Dangerous Women tells the story of this extraordinary journey and the making of the quilt with a fictional blood-curdling murder committed on board. This mysterious crime raises questions about the women and their safety as the murder is investigated by the captain and other members of the crew in the middle of the ocean. As the long sea journey closes to an end, the mystery unveils itself and the quilt remains to be the only tangible link to this fantastic voyage.
I really enjoyed reading this intriguing crime fiction based on historical facts, recommended for everyone who loves historical fiction and women’s fiction in general.
Profile Image for Victoria Thompson.
Author 92 books2,140 followers
November 28, 2021
Fascinating look at a little known part of history.

Really interesting story woven seamlessly onto a historical event. I didn't know much about this topic and was totally engrossed.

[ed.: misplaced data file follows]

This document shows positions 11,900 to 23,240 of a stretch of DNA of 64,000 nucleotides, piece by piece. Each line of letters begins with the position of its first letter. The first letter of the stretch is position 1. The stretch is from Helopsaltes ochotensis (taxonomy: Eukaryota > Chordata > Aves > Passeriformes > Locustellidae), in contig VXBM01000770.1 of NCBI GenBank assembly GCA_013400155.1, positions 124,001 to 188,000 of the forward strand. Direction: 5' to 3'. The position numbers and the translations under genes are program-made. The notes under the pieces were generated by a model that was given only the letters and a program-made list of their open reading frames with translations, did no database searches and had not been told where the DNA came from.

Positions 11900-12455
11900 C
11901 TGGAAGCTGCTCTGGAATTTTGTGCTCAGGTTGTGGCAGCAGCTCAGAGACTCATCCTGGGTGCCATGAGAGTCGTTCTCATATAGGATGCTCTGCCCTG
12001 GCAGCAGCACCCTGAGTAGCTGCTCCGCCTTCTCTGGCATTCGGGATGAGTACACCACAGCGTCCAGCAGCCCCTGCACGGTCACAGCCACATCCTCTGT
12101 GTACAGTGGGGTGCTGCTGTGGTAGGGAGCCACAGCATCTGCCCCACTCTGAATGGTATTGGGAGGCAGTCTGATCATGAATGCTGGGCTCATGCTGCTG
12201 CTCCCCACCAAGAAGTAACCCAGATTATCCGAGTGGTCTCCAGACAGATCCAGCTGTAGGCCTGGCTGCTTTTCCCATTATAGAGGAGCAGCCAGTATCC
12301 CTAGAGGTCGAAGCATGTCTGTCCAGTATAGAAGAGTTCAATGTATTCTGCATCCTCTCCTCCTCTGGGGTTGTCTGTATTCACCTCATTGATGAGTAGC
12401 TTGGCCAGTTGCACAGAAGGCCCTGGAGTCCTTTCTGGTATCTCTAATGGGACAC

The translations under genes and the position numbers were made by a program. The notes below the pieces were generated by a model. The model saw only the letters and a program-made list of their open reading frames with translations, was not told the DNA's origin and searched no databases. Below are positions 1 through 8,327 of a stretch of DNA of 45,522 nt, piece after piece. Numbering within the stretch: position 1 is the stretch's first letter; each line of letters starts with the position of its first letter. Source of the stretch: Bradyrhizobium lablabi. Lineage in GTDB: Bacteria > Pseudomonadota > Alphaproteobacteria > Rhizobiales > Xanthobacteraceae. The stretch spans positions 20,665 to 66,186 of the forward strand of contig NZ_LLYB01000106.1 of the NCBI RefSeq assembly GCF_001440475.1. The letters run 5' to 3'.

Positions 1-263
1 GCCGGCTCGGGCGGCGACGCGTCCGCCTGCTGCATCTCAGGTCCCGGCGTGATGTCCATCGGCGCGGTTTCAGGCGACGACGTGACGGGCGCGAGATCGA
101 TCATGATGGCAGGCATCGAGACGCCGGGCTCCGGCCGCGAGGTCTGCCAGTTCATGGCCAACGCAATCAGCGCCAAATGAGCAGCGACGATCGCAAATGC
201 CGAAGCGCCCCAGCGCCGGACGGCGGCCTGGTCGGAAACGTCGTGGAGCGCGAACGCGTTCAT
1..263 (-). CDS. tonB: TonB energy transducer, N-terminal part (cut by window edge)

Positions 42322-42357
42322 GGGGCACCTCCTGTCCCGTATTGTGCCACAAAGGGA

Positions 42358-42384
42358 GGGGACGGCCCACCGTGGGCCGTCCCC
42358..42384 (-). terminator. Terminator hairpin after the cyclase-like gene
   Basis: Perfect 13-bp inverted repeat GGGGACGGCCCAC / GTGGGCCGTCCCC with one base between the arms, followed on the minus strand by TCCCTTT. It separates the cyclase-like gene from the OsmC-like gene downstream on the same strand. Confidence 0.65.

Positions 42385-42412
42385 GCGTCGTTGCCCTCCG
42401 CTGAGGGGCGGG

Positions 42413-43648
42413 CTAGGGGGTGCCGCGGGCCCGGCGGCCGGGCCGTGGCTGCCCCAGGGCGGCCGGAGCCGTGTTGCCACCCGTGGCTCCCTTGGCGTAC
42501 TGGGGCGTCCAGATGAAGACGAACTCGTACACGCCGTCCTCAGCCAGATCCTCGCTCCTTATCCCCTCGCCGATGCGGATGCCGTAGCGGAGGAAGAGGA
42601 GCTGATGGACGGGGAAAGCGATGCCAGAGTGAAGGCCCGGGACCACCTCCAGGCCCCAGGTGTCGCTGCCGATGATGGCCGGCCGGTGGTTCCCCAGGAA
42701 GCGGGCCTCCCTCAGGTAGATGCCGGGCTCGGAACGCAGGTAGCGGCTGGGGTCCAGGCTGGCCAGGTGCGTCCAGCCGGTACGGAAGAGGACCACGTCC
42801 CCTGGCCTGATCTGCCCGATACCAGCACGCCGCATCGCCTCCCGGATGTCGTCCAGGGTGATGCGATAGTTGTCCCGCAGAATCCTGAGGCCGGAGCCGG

Profile Image for Jan.
780 reviews254 followers
February 6, 2021
Bad girls at sea. Dangerous women is fiction based on fact. Set on a convict ship, the Rajah, transporting women convicts from the UK to Australia.
The author creates a claustrophobic feel of being imprisoned on a ship with hundreds of women, and with so many characters I found it extremely hard to tell them apart, even though she narrows it down to a group of fewer than 20 women, who form a sewing group to create a patchwork quilt to teach them sewing skills and to while away their time on the long journey.
A women is stabbed during the journey and the story begins to occupy two timelines then and now, now being after the attack and then, the beginning of the journey onwards. It is set over a period of a few months as it follows the course of the ships journey.
Essentially a who-dunnit, around 7 women who were nearby when the brutal attack happened fall under suspicion and are investigated by the ships Captain, Doctor, another man who I couldn't even work out who he was and the young matron in charge of the sewing women. There's a lot of confusion as to who is who and who has done what. Obviously as convicts the women have a lot of secrets and events in their past lives and as they are sailing towards what they hope will be a new life, many of them want to keep their past to themselves.